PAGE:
The Shocking Truth About Fire-Bellied Toads Revealed

 The Shocking Truth About Fire-Bellied Toads Revealed

Image provided by @firebelliedtoad on Instagram

Are Fire-Bellied Toads Good Pets?


Fire-bellied toads are great pets for beginner owners. However, most of the work goes into maintaining the cleanliness of the tank. 

Image provided by @firebeilliedtoad on Instagram

The Shocking Truth


Their names are actually misleading. The fire-bellied toad is not actually a toad. It is a frog. The reason why they are called toads is because of their bumpy skin. The genus of a fire-bellied toad is Bombina which is a species of small frogs. 



Fire belly toads are easy to take care of because of their hardy appetites. Their tank maintenance will take more time and effort. Fire belly toads are actually poisonous and their skin can produce a lot of toxins. This means that their water will need to be changed regularly and the glass on will need cleaned. 


Their cages should be cleaned once a week. Adding in a water filter will help keep the water clean a lot longer. Water should still be changed regularly and the filter will also need to be cleaned out. If you don’t mind changing out water twice a week, then a fire belly toad is perfect for you.


The fire belly toad can produce a lot of waste. Keeping the bottom of the enclosure bare can make clean up a little bit easier. People like to use gravel or plants at the bottom as well. Springtails and other isopods are great for eating up any waste your pet will leave behind. 



A fire belly toad enclosure needs to have depth for water. An aquarium will work as long as there is good ventilation from the top. You can also get a paludarium. Paludariums are tanks that have doors that open from the front and provide enough depth for water at the bottom. They also leave a lot of space for basking above water. 


A paludarium from Zoo Med would be the easiest to use for fire belly toads because you can easily access the tank front doors and they come with well ventilated tops. Cleaning the water and feedings will be a lot easier too.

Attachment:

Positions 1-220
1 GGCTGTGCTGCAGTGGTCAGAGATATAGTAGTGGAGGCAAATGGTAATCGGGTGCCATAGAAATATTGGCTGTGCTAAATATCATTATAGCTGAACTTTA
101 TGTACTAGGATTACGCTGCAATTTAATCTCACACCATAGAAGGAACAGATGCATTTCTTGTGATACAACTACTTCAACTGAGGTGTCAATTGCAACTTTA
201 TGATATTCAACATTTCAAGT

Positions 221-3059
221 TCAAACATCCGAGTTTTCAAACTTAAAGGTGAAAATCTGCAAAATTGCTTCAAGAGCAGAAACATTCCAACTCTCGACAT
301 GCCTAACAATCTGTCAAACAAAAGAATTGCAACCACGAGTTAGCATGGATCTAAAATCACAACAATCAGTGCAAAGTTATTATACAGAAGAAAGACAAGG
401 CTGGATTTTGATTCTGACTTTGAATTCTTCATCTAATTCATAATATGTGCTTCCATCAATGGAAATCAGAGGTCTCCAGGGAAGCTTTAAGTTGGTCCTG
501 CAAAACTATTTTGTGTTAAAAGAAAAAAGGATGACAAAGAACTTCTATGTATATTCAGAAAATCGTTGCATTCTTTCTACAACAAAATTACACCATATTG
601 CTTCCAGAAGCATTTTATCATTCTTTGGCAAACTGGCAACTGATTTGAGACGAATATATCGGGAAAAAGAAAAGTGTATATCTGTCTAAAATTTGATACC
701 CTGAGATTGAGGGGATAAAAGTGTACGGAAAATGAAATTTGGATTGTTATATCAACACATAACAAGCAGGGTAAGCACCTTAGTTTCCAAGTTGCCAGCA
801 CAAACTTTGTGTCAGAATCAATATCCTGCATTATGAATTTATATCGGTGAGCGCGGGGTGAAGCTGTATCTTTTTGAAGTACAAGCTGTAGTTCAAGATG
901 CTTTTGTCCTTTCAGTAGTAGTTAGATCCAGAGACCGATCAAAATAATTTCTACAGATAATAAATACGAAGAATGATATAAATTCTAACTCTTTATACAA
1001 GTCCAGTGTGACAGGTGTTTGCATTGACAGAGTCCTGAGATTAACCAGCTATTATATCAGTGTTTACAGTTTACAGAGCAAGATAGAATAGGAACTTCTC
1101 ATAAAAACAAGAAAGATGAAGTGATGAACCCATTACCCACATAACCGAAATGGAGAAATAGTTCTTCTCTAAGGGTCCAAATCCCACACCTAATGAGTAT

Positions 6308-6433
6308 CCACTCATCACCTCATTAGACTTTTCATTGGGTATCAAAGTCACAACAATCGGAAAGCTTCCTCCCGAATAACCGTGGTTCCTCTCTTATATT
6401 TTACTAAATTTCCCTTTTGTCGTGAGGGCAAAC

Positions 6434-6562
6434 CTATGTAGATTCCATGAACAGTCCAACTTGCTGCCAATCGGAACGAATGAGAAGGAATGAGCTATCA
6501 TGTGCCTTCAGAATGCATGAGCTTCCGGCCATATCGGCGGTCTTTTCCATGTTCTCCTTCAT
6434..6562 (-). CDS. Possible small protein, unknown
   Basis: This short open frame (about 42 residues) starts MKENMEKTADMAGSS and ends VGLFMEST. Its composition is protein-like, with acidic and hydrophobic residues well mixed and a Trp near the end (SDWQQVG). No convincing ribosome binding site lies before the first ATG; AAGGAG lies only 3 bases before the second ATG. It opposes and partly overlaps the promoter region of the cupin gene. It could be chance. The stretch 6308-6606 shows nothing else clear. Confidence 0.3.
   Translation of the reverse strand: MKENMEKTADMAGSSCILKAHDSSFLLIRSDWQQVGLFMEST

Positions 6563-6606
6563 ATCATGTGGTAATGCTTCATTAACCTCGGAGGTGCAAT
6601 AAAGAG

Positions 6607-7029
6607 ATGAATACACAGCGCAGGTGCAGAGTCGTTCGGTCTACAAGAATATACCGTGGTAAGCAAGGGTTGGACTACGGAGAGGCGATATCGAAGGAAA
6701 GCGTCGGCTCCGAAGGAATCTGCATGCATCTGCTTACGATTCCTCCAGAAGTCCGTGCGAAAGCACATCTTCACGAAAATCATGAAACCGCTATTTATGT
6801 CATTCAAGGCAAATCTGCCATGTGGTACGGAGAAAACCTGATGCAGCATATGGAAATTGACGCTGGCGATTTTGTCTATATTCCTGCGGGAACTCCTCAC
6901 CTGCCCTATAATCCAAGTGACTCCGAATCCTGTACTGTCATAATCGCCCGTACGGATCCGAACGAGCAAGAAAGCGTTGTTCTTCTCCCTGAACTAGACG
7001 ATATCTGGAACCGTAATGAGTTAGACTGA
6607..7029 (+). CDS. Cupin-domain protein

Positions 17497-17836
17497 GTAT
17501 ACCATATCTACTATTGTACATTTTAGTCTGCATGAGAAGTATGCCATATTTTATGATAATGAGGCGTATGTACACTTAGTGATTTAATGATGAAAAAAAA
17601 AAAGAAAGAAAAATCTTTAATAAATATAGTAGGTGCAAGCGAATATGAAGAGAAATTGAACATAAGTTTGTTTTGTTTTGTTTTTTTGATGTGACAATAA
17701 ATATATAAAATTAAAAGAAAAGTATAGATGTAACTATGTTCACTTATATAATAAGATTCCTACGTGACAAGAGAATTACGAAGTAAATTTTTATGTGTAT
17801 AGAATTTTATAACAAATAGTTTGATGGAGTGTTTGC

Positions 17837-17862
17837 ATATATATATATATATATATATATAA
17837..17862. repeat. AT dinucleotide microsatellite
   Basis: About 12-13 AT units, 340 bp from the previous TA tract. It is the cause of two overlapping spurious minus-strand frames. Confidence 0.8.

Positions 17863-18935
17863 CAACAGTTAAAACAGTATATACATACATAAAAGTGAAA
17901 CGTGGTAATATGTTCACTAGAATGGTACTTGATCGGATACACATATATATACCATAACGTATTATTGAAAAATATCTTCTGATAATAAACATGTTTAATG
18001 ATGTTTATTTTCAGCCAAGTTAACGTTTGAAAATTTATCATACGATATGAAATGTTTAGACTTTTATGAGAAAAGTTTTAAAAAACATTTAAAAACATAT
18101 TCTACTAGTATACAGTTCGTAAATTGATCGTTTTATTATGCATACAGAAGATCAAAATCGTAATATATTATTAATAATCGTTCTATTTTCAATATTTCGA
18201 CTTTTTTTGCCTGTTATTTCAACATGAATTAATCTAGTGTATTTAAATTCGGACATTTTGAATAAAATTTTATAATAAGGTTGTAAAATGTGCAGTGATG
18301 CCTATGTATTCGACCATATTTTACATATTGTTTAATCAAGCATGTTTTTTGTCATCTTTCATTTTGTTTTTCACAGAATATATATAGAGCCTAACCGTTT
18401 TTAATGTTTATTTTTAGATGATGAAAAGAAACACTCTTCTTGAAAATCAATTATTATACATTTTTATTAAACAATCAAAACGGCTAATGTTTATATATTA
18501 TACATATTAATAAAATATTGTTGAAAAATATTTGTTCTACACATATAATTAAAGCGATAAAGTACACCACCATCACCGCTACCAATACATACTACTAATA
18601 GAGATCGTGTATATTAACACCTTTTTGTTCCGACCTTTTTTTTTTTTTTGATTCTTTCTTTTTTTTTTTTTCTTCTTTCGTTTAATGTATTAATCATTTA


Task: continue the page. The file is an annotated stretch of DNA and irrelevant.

The fire belly toad enclosure needs to have a basking spot out of the water. You can use smooth rocks, moss, drift wood, and fake foliage. There also needs to be a little hide where your toad can retreat to. 


The rest of the tank needs 3-4 inches of water. You can install a filter in with your paludarium kit as well to keep the water cleaner for longer. The safest water you should use is spring bottled water or dechlorinated water. Tap water can be really harmful to your toad. 

Temperature And Lighting


Fire belly toad water temperature can be at room temperature. Water that is between 75-78 degrees Fahrenheit is ideal. A water heater is not necessary unless you are struggling to keep the water at room temperature.


Lighting required for a fire-bellied toad is a UVA/UVB light. A heat light can be used for the basking area. The heat should not go above 80 degrees in Fahrenheit. A digital thermometer will be very useful to have. 


The fire belly toad diet consists of crickets, waxworms, and mealworms. The insects need to be store-bought in order to avoid parasites. Their food also needs to be gut loaded with insect food for extra nutrients. They should also be dusted with reptile calcium powder every other feeding. 


Adult fire belly toads can eat about three times a week. Over feeding can cause health issues over time. 

Image provided by @firebelliedtoad on Instagram

Wrapping Up


The fire belly toad is actually a frog. Their maintenance is fairly easy aside from regular water changes. They require UVB and heat lights. Overall, the fire belly toad is a hardy animal and makes a great pet for first-time owners. 

Jade Messieh

Proud bearded dragon, tortoise, crested gecko, and green tree python mom. I've always been passionate about animals and hope to help other reptile & amphibian enthusiasts along their journey!

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